Residents save Civic Pharmacy sign

By Alyson Queen – 

Thanks to months of effort from a group of concerned residents and their supporters, the Kitchissippi Times has confirmed that the Civic Pharmacy sign has been saved from its potential fate in a dumpster.

It’s been nearly a year since Andy Billingsley and Gregg Kricorissian took on the project of preserving the Civic Pharmacy sign on behalf of the Civic Hospital Neighbourhood Association (CHNA) through its History and Heritage Committee.  

They first learned of the situation following some media attention around the building and its sign.

Artist and “Ottawa Rewind” blogger Andrew King covered details of the sign’s “Googie” architecture on his website (ottawarewind.com) in March 2017 in which he described the atomic-like lettering as being trendy in the 1960s.  When Andrew wrote his post, the building was listed at $3.36 million. He wrote that he hoped the Ottawa icon wouldn’t be “unceremoniously tossed into a scrap heap.”

The iconic Civic sign was the first of its kind in Canada. Photo by Andrew King

The process to track down building contacts was a long one. Gregg’s real breakthrough happened in late October when Councillor Jeff Leiper’s office noticed a building permit had been issued for exterior updates. 

It was at that point, Gregg says, that the campaign to save the sign really got underway.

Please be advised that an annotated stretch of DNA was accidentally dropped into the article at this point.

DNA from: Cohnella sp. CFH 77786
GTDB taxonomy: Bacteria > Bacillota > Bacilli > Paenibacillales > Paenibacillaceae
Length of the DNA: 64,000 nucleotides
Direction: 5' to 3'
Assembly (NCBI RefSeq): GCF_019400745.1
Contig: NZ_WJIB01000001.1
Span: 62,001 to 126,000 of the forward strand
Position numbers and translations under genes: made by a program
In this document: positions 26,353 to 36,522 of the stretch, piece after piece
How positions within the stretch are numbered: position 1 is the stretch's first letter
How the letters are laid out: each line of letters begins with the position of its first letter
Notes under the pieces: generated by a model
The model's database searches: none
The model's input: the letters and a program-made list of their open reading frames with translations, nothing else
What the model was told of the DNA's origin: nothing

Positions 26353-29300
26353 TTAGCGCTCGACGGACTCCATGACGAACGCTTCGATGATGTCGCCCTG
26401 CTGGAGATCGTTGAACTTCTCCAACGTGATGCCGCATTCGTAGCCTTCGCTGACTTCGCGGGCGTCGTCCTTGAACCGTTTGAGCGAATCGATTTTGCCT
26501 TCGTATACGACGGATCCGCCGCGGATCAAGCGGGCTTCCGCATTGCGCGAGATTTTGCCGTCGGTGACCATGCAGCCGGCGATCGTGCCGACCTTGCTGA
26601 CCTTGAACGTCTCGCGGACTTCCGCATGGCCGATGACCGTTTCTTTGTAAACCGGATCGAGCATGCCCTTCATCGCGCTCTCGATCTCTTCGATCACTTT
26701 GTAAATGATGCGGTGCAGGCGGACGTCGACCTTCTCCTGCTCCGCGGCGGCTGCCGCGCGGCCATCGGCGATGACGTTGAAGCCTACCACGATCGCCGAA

In the meantime, Gregg had shored up support from Steve LeBrun of Ottawa’s Ray Neon Signs to help restore the sign and store it if needed. His father co-founded the company, which built the original sign nearly 60 years ago.  

With its five letters illuminating on rotation, and unique design, the sign was the first of its kind in Canada and a major project for the Ottawa company. 

The project was a natural for the community association, but particularly given CHNA uses the Civic sign lettering for its logo. 

“When we heard of the sale of the building, we did worry that the new owners wouldn’t really understand the significance or importance of the sign to the community and it would inadvertently be destroyed. So we wanted to make sure that didn’t happen,” says Karen Wright, president of CHNA. 

When asked why such an effort was made to save this sign, Gregg said it beckons of home. 

“I’ve seen it every day for the last 35 years that I’ve lived in this neighbourhood. It’s just a very happy touchstone of the neighbourhood. It shows where home is.”

The famous five letters are currently keeping warm underneath layers of tarp and scaffolding during the building renovations. 

It remains to be seen where the sign will ultimately hang.

Although many would like to see the icon remain at Carling and Holland, other ideas include a new adopted home in either an art gallery or even possibly the new campus of The Ottawa Hospital, once built. 

But one thing that everyone agrees upon is that this little piece of illuminated history – and all the memories it conjures with it – needs to remain alive and connected to its community.

“If it’s restored and honoured on the building where it’s always traditionally been, I think that’s a great outcome. If for some reason it doesn’t fit into the future of that building, we are more than willing to help find it the right home,” says Karen.

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